We’ve all done it. Usually, “it” means lifting test answers off the kid in front of you, or pretending you’re the one who actually came up with that really funny joke. Less often, “it” means copy-pasting a widely lauded and enormously successful game down to the pixel. Well, allow me to introduce you to Myth: Gods of Asgard.
Myth: Gods of Asgard is a dungeon-crawling roguelike played from an isometric perspective. You play as a figure from the Norse mytheme—Thor, Valkyrie, Siegfried, or “many other characters,” according to the game’s YouTube description—and are tasked with putting a stop to Ragnarok. As you progress through runs, you can earn “blessings” from the “Asgard gods” that “enhance your power.” Here’s a 12-minute clip of gameplay footage, which made the internet rounds this weekend:
As of this writing, there are more than 120 comments on the video, most of which share a similar sentiment. A sampling:
- “HAHAHAHAHA THIS IS LITERALLY HADES”
- “This looks more like Hades than any other Supergiant game looks like Hades. What a slap in the face to the company known for its willingness to push their design!”
- “This is literally Hades reskinned.”
- “they absolutely stole every part of Hades and threw on a terrible skin and called it a new game.”
- “Hades on minimal”
- “This is one of those can i copy your homework moments”
It’s a tough sentiment to disagree with. From top to bottom, Myth: Gods of Asgard bears an astonishing resemblance to Hades, right down to the way doors are stylized.
Hades, for those who don’t know, is a dungeon-crawling roguelike played from an isometric perspective. You play as Zagreus, the son of Hades, and are tasked with the singular goal of escaping the underworld. As you progress through runs, you’re bestowed with boons from Olympians gods, which grant you new abilities and generally make you more powerful. Here’s a gameplay trailer:
But you probably knew all that. After all, Hades, developed by Supergiant Games and first released via early access in 2018, is one of gaming’s great success stories from the past few years. Last September, Supergiant released version 1.0 to instant acclaim. As GameSpot reported, during launch week, Hades cleared the million-copy sales threshold, a third of which were sold within days of its official release. It showed impressively at the 2020 Game Awards, nabbing more than half a dozen nominations and standing up against the likes of Ghost of Tsushima and The Last of Us Part 2, both of which were backed by Sony’s goliath marketing apparatus (and budgets). In March, it won “best game” at the BAFTA awards. Later this year, it’s coming to PlayStation and Xbox, where it’ll be available as part of the Game Pass library.
In other words, it’s nearly impossible to play games—let alone make them—and have not seen nor heard of Hades.
Read More: Why Everyone’s Horny For Hades
Blatant copycats are of course not unheard of in the gaming world. Just this month, developer Pocketpair stunned the gaming world with a trailer for Palworld, an apparent open-world game that features some suspiciously Pokémon-looking creature designs. And who can forget Super Monster Bros., which featured Mario-style platforming gameplay and put players in the lizard-feet of a protagonist that could only be described as offbrand Charmander?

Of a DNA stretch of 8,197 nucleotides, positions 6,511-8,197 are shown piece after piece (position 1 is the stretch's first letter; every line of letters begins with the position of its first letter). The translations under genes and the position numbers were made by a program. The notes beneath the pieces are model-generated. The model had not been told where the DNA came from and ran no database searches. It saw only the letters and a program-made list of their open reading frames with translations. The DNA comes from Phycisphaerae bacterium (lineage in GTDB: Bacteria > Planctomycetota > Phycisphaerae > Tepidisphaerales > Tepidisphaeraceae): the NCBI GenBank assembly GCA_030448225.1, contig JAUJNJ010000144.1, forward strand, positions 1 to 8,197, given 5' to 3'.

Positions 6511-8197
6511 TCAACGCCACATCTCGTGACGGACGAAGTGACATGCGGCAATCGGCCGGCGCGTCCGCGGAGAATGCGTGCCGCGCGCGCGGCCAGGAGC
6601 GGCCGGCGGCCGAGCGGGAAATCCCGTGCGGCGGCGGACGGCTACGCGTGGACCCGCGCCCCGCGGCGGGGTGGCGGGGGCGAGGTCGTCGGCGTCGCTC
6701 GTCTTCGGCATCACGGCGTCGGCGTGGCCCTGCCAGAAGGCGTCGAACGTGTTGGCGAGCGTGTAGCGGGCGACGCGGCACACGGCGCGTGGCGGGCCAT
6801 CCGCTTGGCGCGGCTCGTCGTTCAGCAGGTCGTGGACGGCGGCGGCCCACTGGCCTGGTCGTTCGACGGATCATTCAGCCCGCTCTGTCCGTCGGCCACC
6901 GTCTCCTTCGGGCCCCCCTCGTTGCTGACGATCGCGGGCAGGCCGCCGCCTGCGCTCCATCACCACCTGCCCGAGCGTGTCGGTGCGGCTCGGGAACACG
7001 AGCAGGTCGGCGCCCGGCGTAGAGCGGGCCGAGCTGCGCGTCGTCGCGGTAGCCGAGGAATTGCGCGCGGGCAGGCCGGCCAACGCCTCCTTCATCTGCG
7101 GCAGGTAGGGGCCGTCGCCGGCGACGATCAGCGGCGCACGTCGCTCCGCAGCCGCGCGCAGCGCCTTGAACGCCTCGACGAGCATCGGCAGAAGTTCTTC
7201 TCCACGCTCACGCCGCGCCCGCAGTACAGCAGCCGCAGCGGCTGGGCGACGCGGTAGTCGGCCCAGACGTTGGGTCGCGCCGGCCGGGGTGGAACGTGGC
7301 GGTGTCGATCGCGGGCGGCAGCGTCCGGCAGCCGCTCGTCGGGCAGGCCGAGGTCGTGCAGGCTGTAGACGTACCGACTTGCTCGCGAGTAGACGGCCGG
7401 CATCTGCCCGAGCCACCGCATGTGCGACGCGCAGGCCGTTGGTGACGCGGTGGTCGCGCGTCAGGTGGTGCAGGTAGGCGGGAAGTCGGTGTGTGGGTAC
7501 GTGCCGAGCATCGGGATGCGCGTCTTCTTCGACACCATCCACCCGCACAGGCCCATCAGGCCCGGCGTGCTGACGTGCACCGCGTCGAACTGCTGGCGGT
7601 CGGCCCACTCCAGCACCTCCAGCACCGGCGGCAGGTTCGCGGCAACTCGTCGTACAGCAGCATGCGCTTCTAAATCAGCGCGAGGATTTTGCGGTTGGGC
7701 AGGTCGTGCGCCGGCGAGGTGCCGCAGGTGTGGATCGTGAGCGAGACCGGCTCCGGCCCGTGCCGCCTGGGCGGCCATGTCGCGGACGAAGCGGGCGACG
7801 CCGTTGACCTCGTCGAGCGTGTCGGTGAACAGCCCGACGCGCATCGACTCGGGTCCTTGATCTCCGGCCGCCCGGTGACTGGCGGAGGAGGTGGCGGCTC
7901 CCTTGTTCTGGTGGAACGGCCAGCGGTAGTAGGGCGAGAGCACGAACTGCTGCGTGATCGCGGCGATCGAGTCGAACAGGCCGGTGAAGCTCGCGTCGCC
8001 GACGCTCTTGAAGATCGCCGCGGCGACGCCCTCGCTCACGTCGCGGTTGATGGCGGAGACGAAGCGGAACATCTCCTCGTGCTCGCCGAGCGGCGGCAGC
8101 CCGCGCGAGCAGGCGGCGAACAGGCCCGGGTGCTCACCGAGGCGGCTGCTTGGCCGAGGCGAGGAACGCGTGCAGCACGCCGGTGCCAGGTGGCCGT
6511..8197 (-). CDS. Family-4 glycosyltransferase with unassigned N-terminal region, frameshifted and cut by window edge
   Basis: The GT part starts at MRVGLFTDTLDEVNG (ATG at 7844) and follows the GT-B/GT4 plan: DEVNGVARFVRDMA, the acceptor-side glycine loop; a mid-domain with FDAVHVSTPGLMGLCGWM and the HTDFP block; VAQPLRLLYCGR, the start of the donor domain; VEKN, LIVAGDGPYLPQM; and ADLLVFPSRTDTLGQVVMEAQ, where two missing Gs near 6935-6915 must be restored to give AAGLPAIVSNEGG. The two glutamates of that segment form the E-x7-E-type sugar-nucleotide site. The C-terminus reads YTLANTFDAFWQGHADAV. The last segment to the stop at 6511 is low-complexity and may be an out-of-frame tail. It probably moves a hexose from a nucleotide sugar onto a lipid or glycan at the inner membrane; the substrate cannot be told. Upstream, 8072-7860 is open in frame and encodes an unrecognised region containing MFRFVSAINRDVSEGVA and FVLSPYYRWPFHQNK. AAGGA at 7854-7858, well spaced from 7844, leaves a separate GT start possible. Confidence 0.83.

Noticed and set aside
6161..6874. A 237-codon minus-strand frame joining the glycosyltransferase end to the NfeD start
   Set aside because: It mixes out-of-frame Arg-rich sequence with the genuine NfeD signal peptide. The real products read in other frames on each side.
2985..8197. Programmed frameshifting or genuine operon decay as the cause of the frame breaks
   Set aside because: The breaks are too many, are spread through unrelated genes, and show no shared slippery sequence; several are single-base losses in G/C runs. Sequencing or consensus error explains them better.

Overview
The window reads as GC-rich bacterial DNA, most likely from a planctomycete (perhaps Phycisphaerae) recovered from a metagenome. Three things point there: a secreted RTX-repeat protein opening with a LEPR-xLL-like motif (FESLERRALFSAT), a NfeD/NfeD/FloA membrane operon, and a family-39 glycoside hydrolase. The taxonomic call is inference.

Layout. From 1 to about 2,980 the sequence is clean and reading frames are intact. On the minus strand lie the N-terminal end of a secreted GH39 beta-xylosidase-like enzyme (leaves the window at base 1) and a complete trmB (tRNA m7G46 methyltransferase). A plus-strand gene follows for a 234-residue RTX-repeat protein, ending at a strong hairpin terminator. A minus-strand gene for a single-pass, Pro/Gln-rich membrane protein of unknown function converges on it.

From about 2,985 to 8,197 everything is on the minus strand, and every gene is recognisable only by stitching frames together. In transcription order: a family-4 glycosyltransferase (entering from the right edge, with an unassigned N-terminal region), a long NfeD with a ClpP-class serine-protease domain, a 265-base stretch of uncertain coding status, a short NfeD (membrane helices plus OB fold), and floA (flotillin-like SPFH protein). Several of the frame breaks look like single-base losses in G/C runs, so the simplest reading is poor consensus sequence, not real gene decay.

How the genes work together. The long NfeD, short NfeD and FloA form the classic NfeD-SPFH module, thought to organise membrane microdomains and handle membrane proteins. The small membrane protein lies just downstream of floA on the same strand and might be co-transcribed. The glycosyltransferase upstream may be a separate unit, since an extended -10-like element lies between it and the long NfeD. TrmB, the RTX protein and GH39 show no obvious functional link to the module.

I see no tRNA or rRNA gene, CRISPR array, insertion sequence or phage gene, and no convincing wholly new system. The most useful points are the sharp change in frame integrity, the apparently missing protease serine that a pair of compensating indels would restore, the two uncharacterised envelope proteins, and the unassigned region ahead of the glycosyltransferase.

There’s further something to be said about the nature of fan products, and about how derivative works can be, to some degree, their own form of flattery. But then you see stuff like the final line of Myth’s YouTube description—verbatim, it reads “Copyright by Gaming Mobile Channel”—and wonder. When money’s on the table and copyright law comes into the picture, are you showing appreciation for a venerable work of art? Or have you crossed the line? (Gaming Mobile Channel declined to comment to Kotaku.)
Myth: Gods of Asgard is currently planned for release on Android and iPhone. At the moment, it does not appear to have official listings on either storefront, though an Android beta is available via TapTap.io. (Kotaku has not tested it. Download at your own risk.) Per that page, a “Mana Games” is the apparent developer behind Myth: Gods of Asgard. Of note, this is a different Mana Games than the France-based independent developer founded in 2004 that primarily publishes tennis games.
“We have nothing but the utmost respect for Hades, [as] all our members have spent more than 200 hours in the game,” the developer behind Myth: Gods of Asgard wrote in a Facebook post. “We consider Hades as an ultimate work of the American comics style, but American comics style is not necessarily Hades style. We were always trying to do better with an American comics-style, but we found that Hades’ colors and tones are the correct answer; it’s truly a work of art. However, we will continue to learn, evolve, and challenge ourselves to make a better game.”
Mana Games—the Myth developer, not the tennis one—did not immediately reply to a request for comment in time for publication.
Update 2:40 p.m. ET: Supergiant has responded to Kotaku’s request for comment.
“We appreciate all the concern about this expressed by Hades fans since this game surfaced several days ago. We had never heard of this game before, so we raised the issue with our legal counsel and are exploring our options,” Supergiant’s Greg Kasavin told Kotaku in a statement. “I haven’t personally played the game yet, though images and gameplay video show many striking visual similarities to Hades in a concerning way.”
Kasavin pointed out how character art for Raymond, in Myth, appears to be nearly identical to character art for Nyx, a primary character in Hades.